If you’re thinking about relocating, the decision may have more of an impact on your health than you think. Residents in certain areas of the country have higher rates of obesity, heart disease, diabetes and other chronic illnesses. Listed in the the top 10 obese cities were Houston, Detroit, Cleveland, Memphis, Tamp, Las Vegas, El Paso, Baltimore, and Los Angeles. You can see the full, updated list here.
On the reverse side, some of the fittest cities include Seattle, San Francisco, Portland, Albuquerque, Minneapolis, and Denver. What do these fit cities have that the others don’t, and how can you tell if where you’re moving will have a poor impact on your health?
One thing that all of the fit cities have in common is a great way to burn calories to and from work– they have well-maintained sidewalks, bike paths, crosswalks, traffic signals and walking paths as well as bike-share services and an abundance of bike racks. They have large farmer’s markets offering fresh and local produce to their residents and plenty of green space for outdoor activities (or white space for winter activities in Denver’s case).
Here are our top three questions to ask when moving:
1. Does the city support walkers and bikers?
You can easily see if there are walking trails and bike paths on a drive through the city. Are drivers friendly to pedestrians or bikers? Are there bikes and scooters for hire?
2. Is there easy access to fresh produce?
Are there high quality grocery stores available? What are their organic options like? Do they have a weekly farmers market (or even a daily market)?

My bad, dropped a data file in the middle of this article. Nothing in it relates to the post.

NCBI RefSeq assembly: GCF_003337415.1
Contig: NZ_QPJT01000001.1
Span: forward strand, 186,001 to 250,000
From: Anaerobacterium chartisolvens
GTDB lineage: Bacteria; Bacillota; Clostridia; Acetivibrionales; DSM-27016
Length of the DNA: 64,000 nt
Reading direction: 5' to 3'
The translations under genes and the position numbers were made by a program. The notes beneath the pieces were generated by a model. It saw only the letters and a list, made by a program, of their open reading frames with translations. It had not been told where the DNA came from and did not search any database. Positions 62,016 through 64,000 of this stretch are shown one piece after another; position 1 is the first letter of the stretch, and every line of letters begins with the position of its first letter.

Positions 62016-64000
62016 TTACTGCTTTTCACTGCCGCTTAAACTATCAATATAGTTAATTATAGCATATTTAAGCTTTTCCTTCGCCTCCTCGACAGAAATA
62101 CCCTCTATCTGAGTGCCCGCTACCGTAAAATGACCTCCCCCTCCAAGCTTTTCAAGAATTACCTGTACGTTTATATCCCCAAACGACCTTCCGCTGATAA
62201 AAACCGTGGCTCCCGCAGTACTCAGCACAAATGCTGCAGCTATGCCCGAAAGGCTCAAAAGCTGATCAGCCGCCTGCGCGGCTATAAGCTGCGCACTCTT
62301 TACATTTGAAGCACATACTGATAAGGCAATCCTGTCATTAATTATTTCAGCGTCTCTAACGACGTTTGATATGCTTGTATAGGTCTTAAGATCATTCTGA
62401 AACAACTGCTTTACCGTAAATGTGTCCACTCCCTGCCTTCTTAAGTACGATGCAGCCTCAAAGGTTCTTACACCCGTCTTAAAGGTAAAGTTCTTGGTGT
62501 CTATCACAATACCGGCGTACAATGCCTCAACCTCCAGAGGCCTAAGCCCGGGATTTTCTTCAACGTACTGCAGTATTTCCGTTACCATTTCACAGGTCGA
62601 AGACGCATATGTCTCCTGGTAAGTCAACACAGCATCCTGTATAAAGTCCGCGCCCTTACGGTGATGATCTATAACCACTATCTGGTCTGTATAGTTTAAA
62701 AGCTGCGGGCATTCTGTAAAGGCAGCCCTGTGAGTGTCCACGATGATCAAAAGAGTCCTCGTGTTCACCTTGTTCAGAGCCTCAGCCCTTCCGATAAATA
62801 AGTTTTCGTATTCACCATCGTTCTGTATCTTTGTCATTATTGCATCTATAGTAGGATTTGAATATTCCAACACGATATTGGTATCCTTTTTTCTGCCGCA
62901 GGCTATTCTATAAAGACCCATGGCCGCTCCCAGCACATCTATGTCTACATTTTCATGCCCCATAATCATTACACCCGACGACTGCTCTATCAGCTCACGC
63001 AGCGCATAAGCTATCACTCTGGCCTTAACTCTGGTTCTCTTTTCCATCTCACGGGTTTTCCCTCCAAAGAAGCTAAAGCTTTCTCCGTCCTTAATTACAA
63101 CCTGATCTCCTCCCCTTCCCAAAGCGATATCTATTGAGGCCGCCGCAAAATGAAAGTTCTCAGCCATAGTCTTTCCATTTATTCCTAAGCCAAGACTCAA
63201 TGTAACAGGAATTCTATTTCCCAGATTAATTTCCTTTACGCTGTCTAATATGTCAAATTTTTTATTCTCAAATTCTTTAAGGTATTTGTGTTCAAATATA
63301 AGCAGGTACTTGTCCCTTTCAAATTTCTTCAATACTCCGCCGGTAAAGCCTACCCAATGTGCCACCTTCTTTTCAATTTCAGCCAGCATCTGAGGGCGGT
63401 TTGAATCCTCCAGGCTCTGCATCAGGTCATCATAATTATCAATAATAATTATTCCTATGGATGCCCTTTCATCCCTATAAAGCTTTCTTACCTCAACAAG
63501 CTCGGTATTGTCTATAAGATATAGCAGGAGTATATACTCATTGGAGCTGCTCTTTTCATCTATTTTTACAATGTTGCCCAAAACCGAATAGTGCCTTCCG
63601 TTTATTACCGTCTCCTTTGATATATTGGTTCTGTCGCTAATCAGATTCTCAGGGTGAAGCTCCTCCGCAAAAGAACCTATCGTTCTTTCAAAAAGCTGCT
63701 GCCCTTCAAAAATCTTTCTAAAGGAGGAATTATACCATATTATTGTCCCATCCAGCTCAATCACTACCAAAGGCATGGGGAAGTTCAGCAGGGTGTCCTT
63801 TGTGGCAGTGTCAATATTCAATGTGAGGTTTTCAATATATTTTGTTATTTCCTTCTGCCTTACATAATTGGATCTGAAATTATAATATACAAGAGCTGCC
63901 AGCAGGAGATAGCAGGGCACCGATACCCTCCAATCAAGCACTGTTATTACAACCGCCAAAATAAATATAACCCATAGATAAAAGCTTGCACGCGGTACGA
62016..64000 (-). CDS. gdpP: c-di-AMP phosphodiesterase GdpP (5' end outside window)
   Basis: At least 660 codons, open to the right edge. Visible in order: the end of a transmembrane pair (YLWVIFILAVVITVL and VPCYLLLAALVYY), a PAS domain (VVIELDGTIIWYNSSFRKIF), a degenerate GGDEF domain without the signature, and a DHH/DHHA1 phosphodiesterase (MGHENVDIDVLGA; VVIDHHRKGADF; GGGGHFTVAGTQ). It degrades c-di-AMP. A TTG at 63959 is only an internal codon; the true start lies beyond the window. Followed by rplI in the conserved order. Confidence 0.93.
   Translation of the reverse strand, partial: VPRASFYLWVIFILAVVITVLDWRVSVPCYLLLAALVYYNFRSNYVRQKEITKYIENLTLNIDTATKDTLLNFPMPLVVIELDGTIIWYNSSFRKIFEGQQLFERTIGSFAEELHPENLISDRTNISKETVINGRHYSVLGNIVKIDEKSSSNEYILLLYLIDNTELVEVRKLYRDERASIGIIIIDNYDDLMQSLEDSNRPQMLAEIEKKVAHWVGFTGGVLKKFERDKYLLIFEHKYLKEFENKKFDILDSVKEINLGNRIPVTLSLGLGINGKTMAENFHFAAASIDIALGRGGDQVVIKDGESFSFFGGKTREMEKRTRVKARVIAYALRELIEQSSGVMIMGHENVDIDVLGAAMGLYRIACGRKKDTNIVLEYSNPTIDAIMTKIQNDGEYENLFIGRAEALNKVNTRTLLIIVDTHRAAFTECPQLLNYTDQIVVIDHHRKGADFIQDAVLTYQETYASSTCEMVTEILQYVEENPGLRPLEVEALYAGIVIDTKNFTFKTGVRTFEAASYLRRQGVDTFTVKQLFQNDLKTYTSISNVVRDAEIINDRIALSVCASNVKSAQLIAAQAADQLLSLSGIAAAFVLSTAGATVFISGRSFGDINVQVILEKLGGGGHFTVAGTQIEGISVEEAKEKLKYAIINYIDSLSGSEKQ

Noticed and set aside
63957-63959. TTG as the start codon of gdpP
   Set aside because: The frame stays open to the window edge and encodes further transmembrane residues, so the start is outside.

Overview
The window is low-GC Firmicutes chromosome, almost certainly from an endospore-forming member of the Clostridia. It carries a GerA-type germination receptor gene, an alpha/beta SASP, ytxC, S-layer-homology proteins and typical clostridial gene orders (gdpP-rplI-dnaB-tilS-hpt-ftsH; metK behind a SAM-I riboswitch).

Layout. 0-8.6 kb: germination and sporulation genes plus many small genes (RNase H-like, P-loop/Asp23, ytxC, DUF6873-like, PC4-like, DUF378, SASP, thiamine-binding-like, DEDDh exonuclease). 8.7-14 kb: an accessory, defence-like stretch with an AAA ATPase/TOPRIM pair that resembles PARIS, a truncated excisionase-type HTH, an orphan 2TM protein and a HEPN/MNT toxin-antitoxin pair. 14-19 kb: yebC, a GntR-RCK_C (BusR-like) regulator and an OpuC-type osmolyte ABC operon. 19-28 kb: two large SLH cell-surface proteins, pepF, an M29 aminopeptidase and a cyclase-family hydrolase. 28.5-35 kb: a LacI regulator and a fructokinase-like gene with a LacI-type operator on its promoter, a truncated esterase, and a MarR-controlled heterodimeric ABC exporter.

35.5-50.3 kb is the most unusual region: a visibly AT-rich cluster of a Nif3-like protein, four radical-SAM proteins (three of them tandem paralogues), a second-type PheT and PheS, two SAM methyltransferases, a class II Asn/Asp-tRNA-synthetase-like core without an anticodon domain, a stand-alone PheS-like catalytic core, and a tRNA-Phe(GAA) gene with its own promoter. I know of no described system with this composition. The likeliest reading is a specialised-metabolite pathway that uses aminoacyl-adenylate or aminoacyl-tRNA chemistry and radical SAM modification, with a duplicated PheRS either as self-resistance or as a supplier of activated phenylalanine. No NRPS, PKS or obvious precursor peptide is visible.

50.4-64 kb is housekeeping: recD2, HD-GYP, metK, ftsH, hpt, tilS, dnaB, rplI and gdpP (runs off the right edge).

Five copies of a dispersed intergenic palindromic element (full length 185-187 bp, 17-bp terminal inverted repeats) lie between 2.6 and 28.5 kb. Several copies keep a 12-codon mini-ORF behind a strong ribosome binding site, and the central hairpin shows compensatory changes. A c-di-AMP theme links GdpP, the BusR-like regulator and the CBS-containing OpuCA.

3. Are there lots of places to play outside?
What does the outdoor recreation look like? Are there parks, hiking trails, dog parks, and restaurants with outdoor seating? How many acres of parks are there per resident?
On the flip side, often quotes as the nations fattest city, Houston, has the most fast food restaurants. The city with the fewest, Boston, is in the top 10 fittest cities. Do a quick search for popular restaurants in the area you’re thinking about moving. Do they have lots of healthy options available or are you stuck with chains, burger joints, and sports bars?
More things to consider:
What will your work commute be like? Will you be sitting in traffic for hours or could you possible walk or bike to work?
Is there a gym that you’re interested in joining close to where you’ll live?
What’s the weather like? Is it conducive to being outside or getting a daily dose of sunshine?
What are YOUR favorite activities? Make sure the new city you are considering moving to has them available! Or, are there activities there that you’ve always wanted to try? Getting active can be a great way to meet new people in your new city.
If you feel awkward wandering around by yourself, look into fostering a dog in need in your new city if you have the resources to do so. Dog owners love to chat up other dog owners!